At least I could afford to pay to get my car back. California is filled with people who are one traffic ticket away from losing their means of independent transportation. They get a ticket for a busted taillight or a small-change moving violation. On paper, the fine is $100, but with surcharges, it adds up to a lot more. People who cannot pay often do not show up in court -- which drives up the cost. According to the Judicial Council of California, about 612,000 Californians have suspended driver's licenses because they didn't pay fines. In 2013, more people -- 510,811 -- had their licenses suspended for not paying fines than the 150,366 who had lost their licenses for drunken driving.
"For a lot of people, the car is the only asset they own in this whole damn world," noted Mike Herald of the Western Center on Law & Poverty. "When you take their car, you're taking the thing that helps them make money."
Herald is an author of a report -- about how traffic courts drive inequality -- that helped prompt Gov. Jerry Brown to institute an 18-month amnesty program to deliver Californians from a "hellhole of desperation." Under the program, Californians can get their outstanding fines reduced by 50 percent -- or 80 percent if they make 125 percent of the federal poverty level or less. The amnesty program does not apply to parking tickets, reckless driving or drunken driving.
This is one of those issues that unite activists on the left and the right. The Western Center on Law & Poverty sees how the system crushes the working poor. Conservatives also see excessive fines and penalties as backdoor tax increases that lawmakers employ because they don't need to sell them to voters. In December, Grover Norquist, president of Americans for Tax Reform, joined U.S. Attorney General Loretta Lynch at the White House for an event that lauded the Brown amnesty program.
"We've turned too many of the police into tax collectors and wonder why they don't have strong relations with the community," Norquist said, according to NBC News. When people can't pay fines in California, it means they have to forfeit their licenses. It's deceptive advertising; a $100 fine can front for an extra $390 in add-ons. The price tag can grow exponentially if unpaid and lead to losing one's license.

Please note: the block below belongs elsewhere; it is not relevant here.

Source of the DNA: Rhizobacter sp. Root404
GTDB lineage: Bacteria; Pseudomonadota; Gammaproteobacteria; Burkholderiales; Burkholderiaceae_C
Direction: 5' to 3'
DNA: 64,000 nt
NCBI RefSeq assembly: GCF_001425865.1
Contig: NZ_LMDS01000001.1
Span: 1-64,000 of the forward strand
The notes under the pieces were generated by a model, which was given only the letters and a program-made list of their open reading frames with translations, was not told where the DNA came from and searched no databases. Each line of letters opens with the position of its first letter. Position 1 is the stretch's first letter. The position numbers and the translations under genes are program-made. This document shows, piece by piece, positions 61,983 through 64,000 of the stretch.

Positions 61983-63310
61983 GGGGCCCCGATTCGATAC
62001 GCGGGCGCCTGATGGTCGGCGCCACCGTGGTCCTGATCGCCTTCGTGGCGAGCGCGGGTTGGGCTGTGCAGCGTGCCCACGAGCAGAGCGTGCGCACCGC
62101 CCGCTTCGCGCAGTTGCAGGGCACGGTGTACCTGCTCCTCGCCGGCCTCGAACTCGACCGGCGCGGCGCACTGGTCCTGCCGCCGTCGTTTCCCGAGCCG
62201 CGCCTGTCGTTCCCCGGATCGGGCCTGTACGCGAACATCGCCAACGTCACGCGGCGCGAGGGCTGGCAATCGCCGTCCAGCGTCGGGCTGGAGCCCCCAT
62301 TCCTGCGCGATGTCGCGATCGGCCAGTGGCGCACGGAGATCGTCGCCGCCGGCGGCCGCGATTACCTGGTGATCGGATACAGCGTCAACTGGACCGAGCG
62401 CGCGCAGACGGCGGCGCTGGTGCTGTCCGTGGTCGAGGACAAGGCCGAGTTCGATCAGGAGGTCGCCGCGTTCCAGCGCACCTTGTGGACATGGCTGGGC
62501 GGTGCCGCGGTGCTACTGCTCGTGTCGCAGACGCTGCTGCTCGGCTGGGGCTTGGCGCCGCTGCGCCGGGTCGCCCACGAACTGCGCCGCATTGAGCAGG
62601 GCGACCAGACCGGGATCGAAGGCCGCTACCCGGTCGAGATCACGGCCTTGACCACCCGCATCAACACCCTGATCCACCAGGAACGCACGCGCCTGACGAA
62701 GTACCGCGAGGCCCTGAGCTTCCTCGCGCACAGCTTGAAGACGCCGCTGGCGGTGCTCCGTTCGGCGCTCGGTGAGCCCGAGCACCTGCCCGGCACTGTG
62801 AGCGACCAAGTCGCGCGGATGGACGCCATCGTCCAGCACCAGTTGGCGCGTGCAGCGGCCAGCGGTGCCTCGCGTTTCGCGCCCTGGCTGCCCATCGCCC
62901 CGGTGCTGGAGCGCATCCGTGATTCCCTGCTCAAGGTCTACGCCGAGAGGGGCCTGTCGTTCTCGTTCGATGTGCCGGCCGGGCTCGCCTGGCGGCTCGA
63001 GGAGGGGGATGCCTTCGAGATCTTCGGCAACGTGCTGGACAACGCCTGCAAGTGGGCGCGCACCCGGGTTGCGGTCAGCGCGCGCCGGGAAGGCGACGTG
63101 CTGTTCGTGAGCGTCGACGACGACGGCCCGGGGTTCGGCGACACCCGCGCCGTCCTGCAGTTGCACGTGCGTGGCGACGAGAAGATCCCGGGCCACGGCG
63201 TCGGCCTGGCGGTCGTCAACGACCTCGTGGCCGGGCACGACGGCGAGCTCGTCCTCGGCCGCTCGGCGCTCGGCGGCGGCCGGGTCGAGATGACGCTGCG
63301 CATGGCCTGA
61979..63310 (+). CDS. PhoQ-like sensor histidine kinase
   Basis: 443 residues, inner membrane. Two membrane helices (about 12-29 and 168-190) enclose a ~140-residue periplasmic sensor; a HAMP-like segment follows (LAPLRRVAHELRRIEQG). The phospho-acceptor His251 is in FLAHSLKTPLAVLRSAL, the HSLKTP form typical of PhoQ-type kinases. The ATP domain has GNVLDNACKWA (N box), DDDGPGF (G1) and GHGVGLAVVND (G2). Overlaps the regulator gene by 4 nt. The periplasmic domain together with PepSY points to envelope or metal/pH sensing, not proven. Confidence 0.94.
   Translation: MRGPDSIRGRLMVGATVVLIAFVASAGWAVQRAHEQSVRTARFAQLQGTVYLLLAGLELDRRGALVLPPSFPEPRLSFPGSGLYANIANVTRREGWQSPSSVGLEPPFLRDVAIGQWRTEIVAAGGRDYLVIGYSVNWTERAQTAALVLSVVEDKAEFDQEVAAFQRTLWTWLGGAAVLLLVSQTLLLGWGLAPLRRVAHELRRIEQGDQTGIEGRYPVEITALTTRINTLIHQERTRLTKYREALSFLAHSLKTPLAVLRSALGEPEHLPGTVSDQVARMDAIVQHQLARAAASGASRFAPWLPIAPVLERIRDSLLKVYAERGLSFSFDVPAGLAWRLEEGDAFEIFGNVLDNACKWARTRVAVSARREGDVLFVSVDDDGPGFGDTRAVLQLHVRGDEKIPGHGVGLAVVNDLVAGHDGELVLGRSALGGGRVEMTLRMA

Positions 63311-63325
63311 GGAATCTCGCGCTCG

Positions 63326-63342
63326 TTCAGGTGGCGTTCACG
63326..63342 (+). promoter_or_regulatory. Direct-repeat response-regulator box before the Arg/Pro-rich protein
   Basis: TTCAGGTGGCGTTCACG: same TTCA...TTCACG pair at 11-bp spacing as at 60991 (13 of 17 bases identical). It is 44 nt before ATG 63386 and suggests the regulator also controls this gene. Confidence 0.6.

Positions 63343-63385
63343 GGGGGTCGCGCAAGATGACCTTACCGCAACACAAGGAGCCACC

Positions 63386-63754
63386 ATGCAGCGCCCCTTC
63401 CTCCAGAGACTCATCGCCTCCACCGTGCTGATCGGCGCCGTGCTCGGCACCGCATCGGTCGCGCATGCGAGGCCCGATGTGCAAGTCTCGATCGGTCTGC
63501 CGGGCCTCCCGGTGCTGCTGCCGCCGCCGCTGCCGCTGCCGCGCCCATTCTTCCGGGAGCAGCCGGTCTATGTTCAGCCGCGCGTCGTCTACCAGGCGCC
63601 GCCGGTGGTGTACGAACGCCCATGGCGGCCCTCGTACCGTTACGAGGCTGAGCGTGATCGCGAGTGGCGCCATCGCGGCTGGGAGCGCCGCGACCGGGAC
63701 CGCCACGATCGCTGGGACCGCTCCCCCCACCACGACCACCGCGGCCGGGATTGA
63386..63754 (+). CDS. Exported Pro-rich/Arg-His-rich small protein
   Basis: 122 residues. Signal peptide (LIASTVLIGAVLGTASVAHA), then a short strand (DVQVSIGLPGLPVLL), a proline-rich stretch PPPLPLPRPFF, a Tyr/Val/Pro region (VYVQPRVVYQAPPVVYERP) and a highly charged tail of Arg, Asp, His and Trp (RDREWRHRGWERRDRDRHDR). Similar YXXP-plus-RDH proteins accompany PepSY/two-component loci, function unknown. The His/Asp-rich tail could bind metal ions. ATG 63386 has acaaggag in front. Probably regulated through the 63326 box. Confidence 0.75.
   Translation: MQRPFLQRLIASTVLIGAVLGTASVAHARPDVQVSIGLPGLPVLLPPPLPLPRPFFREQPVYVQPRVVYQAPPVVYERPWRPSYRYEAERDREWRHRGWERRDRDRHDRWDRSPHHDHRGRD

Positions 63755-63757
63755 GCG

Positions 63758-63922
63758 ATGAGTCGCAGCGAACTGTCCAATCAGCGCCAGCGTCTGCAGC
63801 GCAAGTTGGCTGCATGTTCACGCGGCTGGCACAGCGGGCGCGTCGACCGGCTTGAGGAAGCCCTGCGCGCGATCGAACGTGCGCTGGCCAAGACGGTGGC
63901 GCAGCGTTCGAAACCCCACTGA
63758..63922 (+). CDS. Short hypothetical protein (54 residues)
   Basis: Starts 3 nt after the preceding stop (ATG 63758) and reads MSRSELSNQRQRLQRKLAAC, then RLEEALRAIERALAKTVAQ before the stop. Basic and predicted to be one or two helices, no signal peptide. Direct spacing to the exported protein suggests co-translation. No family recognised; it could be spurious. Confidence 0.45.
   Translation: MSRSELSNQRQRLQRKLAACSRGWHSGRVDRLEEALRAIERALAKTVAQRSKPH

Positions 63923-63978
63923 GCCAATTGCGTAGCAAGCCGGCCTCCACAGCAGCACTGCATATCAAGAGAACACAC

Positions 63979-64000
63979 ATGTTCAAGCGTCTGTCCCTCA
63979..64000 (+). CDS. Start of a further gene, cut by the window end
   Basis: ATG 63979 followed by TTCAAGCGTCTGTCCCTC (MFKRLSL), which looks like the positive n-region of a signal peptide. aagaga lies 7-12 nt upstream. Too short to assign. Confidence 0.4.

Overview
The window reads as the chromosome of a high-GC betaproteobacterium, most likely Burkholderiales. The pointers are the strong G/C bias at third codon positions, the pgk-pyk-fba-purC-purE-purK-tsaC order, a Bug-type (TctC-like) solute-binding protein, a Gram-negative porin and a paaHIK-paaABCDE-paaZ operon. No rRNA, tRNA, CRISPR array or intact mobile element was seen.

The penalty is harsh and crushing on the poor, but these fees also are undeserved for the middle class. If Sacramento wants to levy a $490 fine for moving violations, let lawmakers put honest numbers on their legislation -- instead of pretending that the fine is $100. Alas, the Legislature has found that hidden fees are a handy way to finance the court system without voting to raise tax revenue. It's the easy road.
And though judges might claim that they never asked for this system, they have been able to use the threat of driver's license suspension as leverage to make Californians pony up.
The practice of throwing in extra sources of revenue is so ingrained in Sacramento that there is a $50 amnesty program fee. That's right; if you want to pay off unpaid traffic fines that have ballooned because of hidden fees, first you have to pay another (albeit smaller) hidden fee.
"They're a little tone-deaf," Herald told me. Fellow activists explained that the $50 fee "is a barrier," but to no avail.
If a private corporation advertised a $100 payment for something that really costs $500, California Attorney General Kamala Harris probably would go after the corporation for false advertising. If a credit card company boosted its fees the way the courts do, activists would call the practice usury. If the police yanked people's driver's licenses because they didn't pay a $100 fine, the public would regard such a harsh penalty as excessive force. Yet Sacramento has codified a system that commits all three sins and it's perfectly legal. Really, is there anything more brutal than government on autopilot?